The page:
Connecting numerous inductor in parallel in a circuit connects their terminals to the same two locations. This combination has pros and cons over a single inductor. Designing and optimizing electrical circuits requires understanding the purpose, pros, and cons of parallel inductors. Parallel inductors enhance circuit inductance. Connecting many inductor in parallel increases the circuit’s inductance. When the inductance needed surpasses a single inductor, this is advantageous. Parallel inductors increase current handling and distribution, making them appropriate for electronics and power electronics applications.

**Benefits of Parallel Inductors**

Parallel inductors have many benefits. First, it provides more circuit control than a single inductor due to its higher overall inductance. Distributing current across many inductors allows parallel inductors to manage greater currents. This reduces saturation and boosts performance. Using several inductors allows for a reduced footprint while retaining inductance. This helps in space-constrained situations.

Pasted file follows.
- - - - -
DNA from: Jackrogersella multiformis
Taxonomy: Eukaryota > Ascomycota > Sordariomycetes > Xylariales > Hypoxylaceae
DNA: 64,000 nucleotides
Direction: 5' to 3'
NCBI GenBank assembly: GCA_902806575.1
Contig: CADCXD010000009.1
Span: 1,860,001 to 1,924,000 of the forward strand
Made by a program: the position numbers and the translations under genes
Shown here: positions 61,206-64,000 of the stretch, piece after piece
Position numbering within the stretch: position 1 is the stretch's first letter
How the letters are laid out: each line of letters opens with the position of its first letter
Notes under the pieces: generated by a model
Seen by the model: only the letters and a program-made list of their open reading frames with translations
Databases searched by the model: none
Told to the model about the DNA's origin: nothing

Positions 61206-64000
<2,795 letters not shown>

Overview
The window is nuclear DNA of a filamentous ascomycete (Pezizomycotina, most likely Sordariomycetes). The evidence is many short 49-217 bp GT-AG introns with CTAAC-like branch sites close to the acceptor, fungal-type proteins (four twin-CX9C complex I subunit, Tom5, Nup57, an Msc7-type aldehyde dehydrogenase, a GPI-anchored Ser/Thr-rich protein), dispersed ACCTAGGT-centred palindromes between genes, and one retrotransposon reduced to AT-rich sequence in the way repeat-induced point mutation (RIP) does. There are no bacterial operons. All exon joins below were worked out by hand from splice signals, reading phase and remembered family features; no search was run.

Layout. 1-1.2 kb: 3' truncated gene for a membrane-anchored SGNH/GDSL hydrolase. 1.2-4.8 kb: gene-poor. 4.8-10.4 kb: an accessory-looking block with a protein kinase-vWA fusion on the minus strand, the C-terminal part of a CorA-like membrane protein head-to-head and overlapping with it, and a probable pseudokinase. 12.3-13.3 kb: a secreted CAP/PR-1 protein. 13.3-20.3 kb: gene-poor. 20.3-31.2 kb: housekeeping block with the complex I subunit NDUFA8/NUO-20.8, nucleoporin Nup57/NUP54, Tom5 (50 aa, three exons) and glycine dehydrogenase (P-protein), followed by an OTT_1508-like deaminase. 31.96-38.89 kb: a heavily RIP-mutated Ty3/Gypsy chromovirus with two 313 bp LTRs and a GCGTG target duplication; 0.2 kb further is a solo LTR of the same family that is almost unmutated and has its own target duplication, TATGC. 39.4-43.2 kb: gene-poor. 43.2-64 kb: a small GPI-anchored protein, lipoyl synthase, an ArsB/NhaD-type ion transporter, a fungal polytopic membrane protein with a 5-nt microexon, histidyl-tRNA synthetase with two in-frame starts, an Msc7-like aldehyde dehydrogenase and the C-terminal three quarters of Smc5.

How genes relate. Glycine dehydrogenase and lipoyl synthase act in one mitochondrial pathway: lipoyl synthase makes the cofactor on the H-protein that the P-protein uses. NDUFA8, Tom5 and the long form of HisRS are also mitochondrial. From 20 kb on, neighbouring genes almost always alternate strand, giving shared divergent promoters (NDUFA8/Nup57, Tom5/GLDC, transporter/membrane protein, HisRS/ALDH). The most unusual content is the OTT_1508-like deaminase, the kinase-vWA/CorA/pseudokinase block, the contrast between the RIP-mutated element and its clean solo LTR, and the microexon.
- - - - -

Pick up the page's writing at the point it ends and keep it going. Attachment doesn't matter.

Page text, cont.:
**Parallel Inductor Drawbacks**

Inductor in parallel have pros and cons. The circuit design and construction complexity is a big negative. Properly connecting and distributing current among inductors complicates circuit planning and may increase impedance and resonance. Multiple inductors may raise cost and production difficulties. This requires considerable consideration and analysis to improve parallel inductor use while minimizing their downsides.

Parallel inductors have their ends connected to other inductors. Like resistors, inductors coupled in parallel have a total inductance slightly less than their smallest inductance.The current across parallel inductors is not the same as the total current. However, summing the currents via all parallel inductors yields the total current.